The institutional review board or ethics committee of Mayo Clinic, Rochester, MN; the National Cancer Center, Goyang, South Korea; the University of São Paulo, Brazil; the Legacy Emanuel Hospital, Portland, OR; and the National Hospital for Neurology and Neurosurgery Queen Square, London, UK, approved this study. All patients provided informed consent.
Five families (11 patients) were identified through Mayo Clinic neurology practice. The remaining 7 families (14 patients) were identified by collaborators in South Korea (n = 3), Brazil (n = 3), and the United Kingdom (n = 1). Each index case in this report fulfilled clinical criteria for NMO or an NMO spectrum disorder (e.g., longitudinally extensive transverse myelitis [LETM] or recurrent ON and seropositive for NMO-IgG).13 The median duration of disease was 4.8 years (range 1–52 years). All patients' sera were tested for NMO-IgG by indirect immunofluorescence on a mouse composite tissue substrate.1
We abstracted the following data from the medical record: demographic information, disease duration, age at and year of clinical onset, number and severity of NMO episodes, history and serologic evaluation for evidence of other autoimmune diseases, and MRI results.
We compared intrapair differences in age at onset and calendar year of onset. We used linear regression analysis (age and year of onset) and intraclass correlation of age at onset to evaluate putative common exposures to environmental factors and genetic effects. If susceptibility to NMO was primarily determined by heritable factors, differences in onset age might be smaller between members of pairs relative to the differences between the pairs. If a common exposure to a triggering factor was present, and there was a similar incubation period, affected relatives within pairs might be expected to develop NMO in approximately the same calendar year.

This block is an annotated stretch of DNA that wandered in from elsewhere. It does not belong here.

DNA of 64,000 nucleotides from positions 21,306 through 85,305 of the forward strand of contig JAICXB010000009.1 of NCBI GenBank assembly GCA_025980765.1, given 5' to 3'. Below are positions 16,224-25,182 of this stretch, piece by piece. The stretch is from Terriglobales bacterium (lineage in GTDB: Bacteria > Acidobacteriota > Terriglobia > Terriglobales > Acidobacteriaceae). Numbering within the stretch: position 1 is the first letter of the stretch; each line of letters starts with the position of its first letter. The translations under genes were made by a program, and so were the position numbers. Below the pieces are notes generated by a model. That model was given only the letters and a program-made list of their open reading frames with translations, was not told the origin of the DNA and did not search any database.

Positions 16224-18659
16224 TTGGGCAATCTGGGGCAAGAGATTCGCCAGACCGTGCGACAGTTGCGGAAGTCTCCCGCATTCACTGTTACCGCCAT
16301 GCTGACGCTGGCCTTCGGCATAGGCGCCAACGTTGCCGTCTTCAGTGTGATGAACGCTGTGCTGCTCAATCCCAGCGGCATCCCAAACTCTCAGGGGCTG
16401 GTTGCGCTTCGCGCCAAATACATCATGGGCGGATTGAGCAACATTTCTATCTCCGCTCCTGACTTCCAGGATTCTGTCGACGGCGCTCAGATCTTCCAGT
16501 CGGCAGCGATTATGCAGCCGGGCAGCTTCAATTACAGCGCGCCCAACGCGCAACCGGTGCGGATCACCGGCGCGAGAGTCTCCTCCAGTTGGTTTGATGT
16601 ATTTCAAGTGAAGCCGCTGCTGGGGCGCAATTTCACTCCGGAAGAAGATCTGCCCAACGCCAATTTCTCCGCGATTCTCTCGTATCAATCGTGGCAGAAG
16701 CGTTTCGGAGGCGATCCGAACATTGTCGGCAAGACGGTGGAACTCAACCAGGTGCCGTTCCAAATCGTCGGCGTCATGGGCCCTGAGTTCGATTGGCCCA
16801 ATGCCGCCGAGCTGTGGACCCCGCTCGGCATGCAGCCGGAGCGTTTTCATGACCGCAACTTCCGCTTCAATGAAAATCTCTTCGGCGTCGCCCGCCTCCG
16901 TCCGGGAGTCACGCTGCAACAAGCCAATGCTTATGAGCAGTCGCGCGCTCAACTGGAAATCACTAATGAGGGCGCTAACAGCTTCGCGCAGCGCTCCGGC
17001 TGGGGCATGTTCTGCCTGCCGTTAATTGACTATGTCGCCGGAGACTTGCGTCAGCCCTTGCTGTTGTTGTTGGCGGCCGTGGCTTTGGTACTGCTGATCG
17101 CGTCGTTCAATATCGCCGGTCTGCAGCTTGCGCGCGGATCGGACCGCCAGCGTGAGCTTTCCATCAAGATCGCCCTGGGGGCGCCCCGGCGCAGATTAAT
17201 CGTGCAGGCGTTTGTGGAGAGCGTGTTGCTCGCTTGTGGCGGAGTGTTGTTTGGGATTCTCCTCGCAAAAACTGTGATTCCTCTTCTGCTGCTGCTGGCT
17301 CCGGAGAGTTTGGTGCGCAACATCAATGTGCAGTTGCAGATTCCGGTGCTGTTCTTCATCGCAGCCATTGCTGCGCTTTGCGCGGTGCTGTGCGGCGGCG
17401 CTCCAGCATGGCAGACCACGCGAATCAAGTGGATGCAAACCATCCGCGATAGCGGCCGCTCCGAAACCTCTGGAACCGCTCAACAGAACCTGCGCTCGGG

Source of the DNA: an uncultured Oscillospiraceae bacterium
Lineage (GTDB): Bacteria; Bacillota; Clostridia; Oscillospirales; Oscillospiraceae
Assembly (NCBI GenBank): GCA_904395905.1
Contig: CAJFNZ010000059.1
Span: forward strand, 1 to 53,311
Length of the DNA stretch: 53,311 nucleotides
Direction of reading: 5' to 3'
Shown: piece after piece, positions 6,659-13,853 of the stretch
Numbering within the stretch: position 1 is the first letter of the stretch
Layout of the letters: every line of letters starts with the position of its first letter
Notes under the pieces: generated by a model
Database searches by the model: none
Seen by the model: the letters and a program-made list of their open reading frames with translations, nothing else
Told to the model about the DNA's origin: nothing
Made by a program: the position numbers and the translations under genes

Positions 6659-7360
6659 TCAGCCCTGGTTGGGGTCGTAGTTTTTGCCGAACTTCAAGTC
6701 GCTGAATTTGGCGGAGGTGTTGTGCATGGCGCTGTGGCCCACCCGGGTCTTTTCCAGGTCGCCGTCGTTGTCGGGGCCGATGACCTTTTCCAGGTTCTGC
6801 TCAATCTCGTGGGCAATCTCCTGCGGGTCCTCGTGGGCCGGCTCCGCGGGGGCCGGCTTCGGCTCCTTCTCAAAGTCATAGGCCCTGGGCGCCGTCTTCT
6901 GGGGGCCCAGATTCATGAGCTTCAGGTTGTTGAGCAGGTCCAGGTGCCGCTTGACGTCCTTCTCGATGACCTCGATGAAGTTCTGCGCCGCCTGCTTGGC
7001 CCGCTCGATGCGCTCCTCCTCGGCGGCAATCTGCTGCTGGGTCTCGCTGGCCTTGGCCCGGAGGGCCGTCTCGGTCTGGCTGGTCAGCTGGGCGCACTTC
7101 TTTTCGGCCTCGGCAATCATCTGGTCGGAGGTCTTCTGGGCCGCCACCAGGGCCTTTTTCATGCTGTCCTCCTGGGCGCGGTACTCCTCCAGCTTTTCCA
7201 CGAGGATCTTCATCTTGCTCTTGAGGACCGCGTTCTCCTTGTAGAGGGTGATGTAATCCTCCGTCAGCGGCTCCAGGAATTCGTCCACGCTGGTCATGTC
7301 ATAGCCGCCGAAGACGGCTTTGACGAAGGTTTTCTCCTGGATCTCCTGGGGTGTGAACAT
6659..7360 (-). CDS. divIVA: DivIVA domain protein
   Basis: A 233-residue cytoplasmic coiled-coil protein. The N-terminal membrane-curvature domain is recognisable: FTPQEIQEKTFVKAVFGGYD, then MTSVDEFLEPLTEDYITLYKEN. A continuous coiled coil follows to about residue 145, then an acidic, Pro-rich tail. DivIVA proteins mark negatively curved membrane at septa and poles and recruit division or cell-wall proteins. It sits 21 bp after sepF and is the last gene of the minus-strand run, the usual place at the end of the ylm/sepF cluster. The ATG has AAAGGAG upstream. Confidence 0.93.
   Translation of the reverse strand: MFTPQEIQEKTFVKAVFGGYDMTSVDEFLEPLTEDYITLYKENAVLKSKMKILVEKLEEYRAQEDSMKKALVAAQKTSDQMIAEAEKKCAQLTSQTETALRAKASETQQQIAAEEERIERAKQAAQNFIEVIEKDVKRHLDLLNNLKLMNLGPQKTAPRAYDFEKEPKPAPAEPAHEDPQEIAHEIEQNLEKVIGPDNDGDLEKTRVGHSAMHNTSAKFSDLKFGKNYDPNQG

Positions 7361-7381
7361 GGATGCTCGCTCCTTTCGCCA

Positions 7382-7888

We estimated the frequency of familial aggregation of NMO in families where familial aggregation was not the basis for referral and the family history was determined based on systematic inquiry in patients referred for a diagnosis of NMO at each participating center. We compared the familial cases to a series of patients with sporadic NMO.3
Demographic characteristics and pedigree structure are illustrated in table 1. Twenty-one patients (84%) were women. Five families were Asian, 4 Latino, 1 African American, 1 African Caribbean, and 1 white. In 6 families, the affected individuals lived in the same house when they developed initial symptoms of NMO.
In 6 families, 2 generations were involved. One affected pair consisted of half siblings with a common mother. Of the 7 families in which we inferred transmission, 5 (71.4%) had maternal and 2 (28.6%) had paternal line transmission. This difference is likely due to the overrepresentation of women in NMO rather than a sex bias in transmission.
In 11 families, 2 individuals were affected, and in 1 family, 3 individuals were affected. We observed the following pairings: sibling pairs (n = 6), parent-child pairs (n = 3), aunt-niece pairs (n = 2), and a mother-daughter-maternal aunt trio (n = 1). One pair of monozygotic twins was identified. Consanguineous marriages were not reported in any family.
The mean (SD) age at onset was 34.3 years (15.0). The mean difference in age at onset between familial pairs was 17.9 (15.4) years and the mean difference in calendar year of onset was 11.2 (13.4) years. Pearson linear correlation coefficient between the intrapair difference in ages with differences in age at onset was r = 0.82 (p = 0.01) and with differences in year of onset was r = 0.16 (p = 0.60) (figure e-1 on the Neurology® Web site at www.neurology.org). The intraclass correlation estimate for differences of age at onset was 0, indicating greater variability within relative pairs than across subjects.